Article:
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Picking Your First Fly Rod

by Philip Monahan

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Question: I’m relatively new to fly fishing and want to buy my first “good” fly rod for the upcoming season. There are hundreds of models on the market, so how can I help make sure I get the right one for me?

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Fly Rodsphoto by James Jenkins

Answer: The most important words in that question are the last two: “for me.” A guy who works at one of the country’s busiest fly shops once told me that 99 percent of his rod-buying customers come through the door with their minds already made up. There are many reasons for this—they want the same rod as their favorite celebrity, a buddy told them what to buy, or they did research on the Internet. But this is a terrible way to prepare yourself to drop a good chunk of change, especially since you might not end up with a rod that works for you.

There’s really no such thing as an objectively “best” fly rod because all such judgments are subjective, taking into consideration the talent, experience, and prejudices of the individual caster. So, rule #1 is Don’t take anyone else’s word that a rod is right for you. This is your choice and yours alone. That said, follow these steps to increase the odds that you’ll find a rod to fit your skill level, fishing style, and tastes.

  1. Take a casting lesson. The better caster you are, the better you’ll be able to make different fly rods perform well.
  2. Determine how much you’re willing to spend, and focus on the rods in that range, rather than wasting your time drooling over rods you can’t afford.
  3. Think about the fishing situations in which you’ll be using the rod, and then consider which kinds of rods and actions are best suited for the task.
  4. Go to a specialty fly shop and cast a whole bunch of rods. Bring your own reel, loaded with the line and leader you’ll be fishing with. (Unless you plan on buying those, as well.)
  5. Ask the advice of the experts in the shop, or bring an experienced fly fisherman with you. Their experience can help you determine the right length, line weight, and action.
  6. Cast the rods at your normal fishing distances; don’t just pick the one that you can cast the farthest. For instance, if you are a small-stream brook-trout angler, look for the rod that casts and feels best at 10 to 30 feet. Don’t be wowed by the stick that lets you throw the whole fly line in the parking lot.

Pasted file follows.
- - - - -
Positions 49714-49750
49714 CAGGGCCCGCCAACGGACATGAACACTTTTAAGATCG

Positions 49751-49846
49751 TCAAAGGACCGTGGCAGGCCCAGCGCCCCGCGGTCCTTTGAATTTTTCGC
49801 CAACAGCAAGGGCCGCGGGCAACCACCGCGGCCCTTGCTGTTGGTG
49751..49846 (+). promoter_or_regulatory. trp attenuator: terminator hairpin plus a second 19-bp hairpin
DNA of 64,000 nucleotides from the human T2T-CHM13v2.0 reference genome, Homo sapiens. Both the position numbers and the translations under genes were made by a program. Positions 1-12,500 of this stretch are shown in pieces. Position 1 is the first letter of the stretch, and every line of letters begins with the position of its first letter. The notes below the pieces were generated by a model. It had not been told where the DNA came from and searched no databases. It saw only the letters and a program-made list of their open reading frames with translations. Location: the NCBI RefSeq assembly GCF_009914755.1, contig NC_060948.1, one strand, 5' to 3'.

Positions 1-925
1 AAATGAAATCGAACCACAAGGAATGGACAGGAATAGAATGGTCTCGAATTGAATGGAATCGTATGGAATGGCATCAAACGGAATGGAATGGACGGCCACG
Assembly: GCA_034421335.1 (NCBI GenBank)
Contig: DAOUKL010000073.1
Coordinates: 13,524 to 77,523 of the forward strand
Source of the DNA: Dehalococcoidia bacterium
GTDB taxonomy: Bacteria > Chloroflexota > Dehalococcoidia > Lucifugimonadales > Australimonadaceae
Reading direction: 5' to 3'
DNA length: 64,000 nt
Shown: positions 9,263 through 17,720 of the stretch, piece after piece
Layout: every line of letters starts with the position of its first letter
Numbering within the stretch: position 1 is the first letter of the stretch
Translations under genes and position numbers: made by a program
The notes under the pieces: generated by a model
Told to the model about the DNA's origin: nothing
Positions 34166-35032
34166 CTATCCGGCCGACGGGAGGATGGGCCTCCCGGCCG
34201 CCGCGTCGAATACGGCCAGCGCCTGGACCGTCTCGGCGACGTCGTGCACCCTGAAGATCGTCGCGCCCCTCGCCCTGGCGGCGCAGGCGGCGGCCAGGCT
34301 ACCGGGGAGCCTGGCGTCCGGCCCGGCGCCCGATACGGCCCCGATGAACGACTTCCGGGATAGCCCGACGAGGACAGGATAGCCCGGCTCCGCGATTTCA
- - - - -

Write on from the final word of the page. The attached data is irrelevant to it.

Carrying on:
7. Once you’ve narrowed the field down to a few candidates, then you can let your more trivial personal preferences—whether you prefer a certain color, fine components, a rod company, or grip style—run wild.

Let me repeat that the only way to find the right rod for you is to cast a lot of rods.Fly shops are far and away the best places for anglers to learn about rods and get expert advice. But you have to be willing to listen and learn. And the few extra dollars you’ll spend at the fly shop—instead of getting the rod online—will pay off whenever you need advice in the future.

MidCurrent Fly Fishing
Phil Monahan is a former Alaskan guide and was the long-time editor of American Angler magazine. He's now a columnist for MidCurrent and writes and edits the fly-fishing blog at You can email your fly fishing questions to us at
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  • Steven Monell

    I am very glad to see recommendations that are based on fact and not romantic emotion. Taking a casting lesson first is the best money spent IMHO and the one most people choose to overlook for many reasons (e.g. don’t have the time, been daydreaming about the new rod, excitement of new toy, etc.) Casting with your reel and line setup is so important as this will let you know how the new rod will perform with your specific gear. This is really very well written and I wish someone would have told me this when I first started, would have saved alot of money and disappointment!

  • okieflier

    I went into a specialty sporting good store about 3 years ago to look at rods. They had a nice new older model of a Winston rod on closeout. I went home and did some research and thought I would like the rod. Went back to the store and asked to cast it. The salesman said no problem. He found an old reel with worn out line on it and went out to the parking lot. Advice #4 above about bringing your own reel would probably made a sale for the rod. Trying to get the feel of that rod with junk fly line wasted my time and turned me off. Thanks for the helpful hints!

  • Roger Wachtler

    I would say buy a combo rod and reel from a well know manufacturer. That way the rod, reel and line are all balanced. Something you would not know about if you bought the items yourself individually for the first time and were not a great caster yet. Select one that comes with a lifetime replacement warranty. That’s generally when you know you bought a quality product. Start with a 4-5 weight 9ft. floating line for all purpose fishing.

    Word of warning: do not buy something too expensive it might be pointless. As rods and reels become more costly they generally become highly specialized for a specific feel or ability. Having no experience you wouldn’t know the difference anyway. When you know what direction you want to take your fishing, you will find the tool that does it.

    Always try to support your local shop.